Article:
Road freight charges in sub-Saharan Africa are on average 200% more expensive than elsewhere in the world, says World Bank infrastructure and sustainable development sector leader Southern Africa Juan Gaviria. In the specific case of South Africa, which is more developed than its neighbours, costs are still 40% higher than in other countries, he adds.
Gaviria says limited competition along trucking trade corridors in the sub-Saharan region keeps road tariffs unnecessarily high. â€œRoad transport and, by default, ports and air transport, are much more expensive here than elsewhere.â€ Gaviria adds that freight moves at a â€œvery slow paceâ€ within the sub-Saharan region. Trucks move at a general speed of 50 km/h in Southern Africa, and 35 km/h in Western Africa.
â€œIf we then look at the effective velocity, taking into account border issues, the speeds are probably the lowest in the world. â€œThis is really affecting development in the region,â€ says Gaviria. The average velocity of trains in Southern Africa is 30 km/h. Restoring Africa’s ageing rail network to good operating condition will require a one-time rehabilitation effort of $3-billion.
Also, road density in sub-Saharan Africa is between 30% and 40% below that of other developing countries. Gaviria quotes these figures from the Africa Infrastructure Country Diagnostic (AIDC), launched earlier this month, in Midrand. The AIDC was published following months of research into the continent’s infrastructure situation. Surveys were conducted among 16 rail operators, 20 road entities, 30 power utilities, 30 ports, 60 airports, and 80 water utilities. The AIDC is being implemented by the World Bank, on behalf of a steering committee chaired by the African Union Commission.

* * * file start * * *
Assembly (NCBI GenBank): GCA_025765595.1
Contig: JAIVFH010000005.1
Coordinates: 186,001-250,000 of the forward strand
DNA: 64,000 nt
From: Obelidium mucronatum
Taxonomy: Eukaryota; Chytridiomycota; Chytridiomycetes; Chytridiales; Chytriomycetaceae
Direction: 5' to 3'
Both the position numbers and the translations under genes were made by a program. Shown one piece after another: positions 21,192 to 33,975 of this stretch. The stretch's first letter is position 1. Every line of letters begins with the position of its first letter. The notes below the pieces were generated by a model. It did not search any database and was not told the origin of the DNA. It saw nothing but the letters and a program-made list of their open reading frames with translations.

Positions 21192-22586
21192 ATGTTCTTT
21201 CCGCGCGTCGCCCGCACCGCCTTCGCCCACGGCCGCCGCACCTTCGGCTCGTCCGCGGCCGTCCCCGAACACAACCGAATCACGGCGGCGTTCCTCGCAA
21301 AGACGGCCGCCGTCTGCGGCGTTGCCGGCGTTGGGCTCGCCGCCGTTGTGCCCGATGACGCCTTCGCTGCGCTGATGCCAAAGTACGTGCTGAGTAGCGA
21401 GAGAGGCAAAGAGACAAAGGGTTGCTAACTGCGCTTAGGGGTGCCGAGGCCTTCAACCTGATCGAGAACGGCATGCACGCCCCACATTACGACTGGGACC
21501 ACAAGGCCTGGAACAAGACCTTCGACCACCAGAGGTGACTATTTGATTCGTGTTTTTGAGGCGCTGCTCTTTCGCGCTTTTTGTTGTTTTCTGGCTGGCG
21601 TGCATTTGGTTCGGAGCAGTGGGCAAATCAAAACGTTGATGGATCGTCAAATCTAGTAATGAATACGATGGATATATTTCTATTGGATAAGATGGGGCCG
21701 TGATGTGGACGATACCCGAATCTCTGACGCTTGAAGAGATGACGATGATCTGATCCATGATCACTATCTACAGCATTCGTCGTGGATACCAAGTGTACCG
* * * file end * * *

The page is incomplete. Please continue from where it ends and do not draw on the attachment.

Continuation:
â€œFor the first time we now have a concrete database,â€ says Gaviria.Â â€œThe study shows that African transport infrastructure lags behind other developing countries. So, the reality check is that we have low transport quality and very, very high transport costs.â€ In an effort to remedy the situation, the World Bank, as a global financier, is supporting four trade and transport facilitation projects in Africa, says Gaviria. Around 80% of the project costs circle around road rehabilitation or rail concessioning, linking countries together to create more effective trade corridors.
In Eastern Africa there is a $250-million project, linking Kenya, Uganda, Tanzania and Rwanda, under implementation. In Central Africa there is a $200-million project to link Cameroon, Chad, and the Central African Republic. A third project is in West Africa, at $190-million, with the fourth along the Abidjan â€“ Lagos corridor linking the Ivory Coast, Ghana, Togo and Nigeria at a cost of $240-million. Gaviria says there is also a strong focus on creating one-stop border posts and customs modernisation. â€œFor the World Bank as a financing agency . . . transport and trade integration is an absolute must.â€
Edited by: Creamer Media Reporter
PUBLICATION: Engineering News
AUTHOR: Irma Venter
DATED: 26th November 2009